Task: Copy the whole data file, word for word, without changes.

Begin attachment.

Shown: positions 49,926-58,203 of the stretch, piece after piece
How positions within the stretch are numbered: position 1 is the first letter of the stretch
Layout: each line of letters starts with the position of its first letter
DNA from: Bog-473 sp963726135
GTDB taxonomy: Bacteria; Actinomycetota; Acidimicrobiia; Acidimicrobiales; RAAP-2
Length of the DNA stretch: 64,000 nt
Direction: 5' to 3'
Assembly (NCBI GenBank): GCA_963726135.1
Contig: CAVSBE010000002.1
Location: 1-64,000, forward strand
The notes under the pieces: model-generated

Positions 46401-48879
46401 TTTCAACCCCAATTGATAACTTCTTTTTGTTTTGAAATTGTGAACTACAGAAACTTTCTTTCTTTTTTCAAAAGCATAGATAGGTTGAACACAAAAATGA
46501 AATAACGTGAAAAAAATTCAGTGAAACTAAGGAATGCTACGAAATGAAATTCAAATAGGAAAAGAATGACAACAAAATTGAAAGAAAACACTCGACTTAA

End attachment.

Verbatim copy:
Shown: positions 49,926-58,203 of the stretch, piece after piece
How positions within the stretch are numbered: position 1 is the first letter of the stretch
Layout: each line of letters starts with the position of its first letter
DNA from: Bog-473 sp963726135
GTDB taxonomy: Bacteria; Actinomycetota; Acidimicrobiia; Acidimicrobiales; RAAP-2
Length of the DNA stretch: 64,000 nt
Direction: 5' to 3'
Assembly (NCBI GenBank): GCA_963726135.1
Contig: CAVSBE010000002.1
Location: 1-64,000, forward strand
The notes under the pieces: model-generated

Positions 46401-48879
46401 TTTCAACCCCAATTGATAACTTCTTTTTGTTTTGAAATTGTGAACTACAGAAACTTTCTTTCTTTTTTCAAAAGCATAGATAGGTTGAACACAAAAATGA
46501 AATAACGTGAAAAAAATTCAGTGAAACTAAGGAATGCTACGAAATGAAATTCAAATAGGAAAAGAATGACAACAAAATTGAAAGAAAACACTCGACTTAA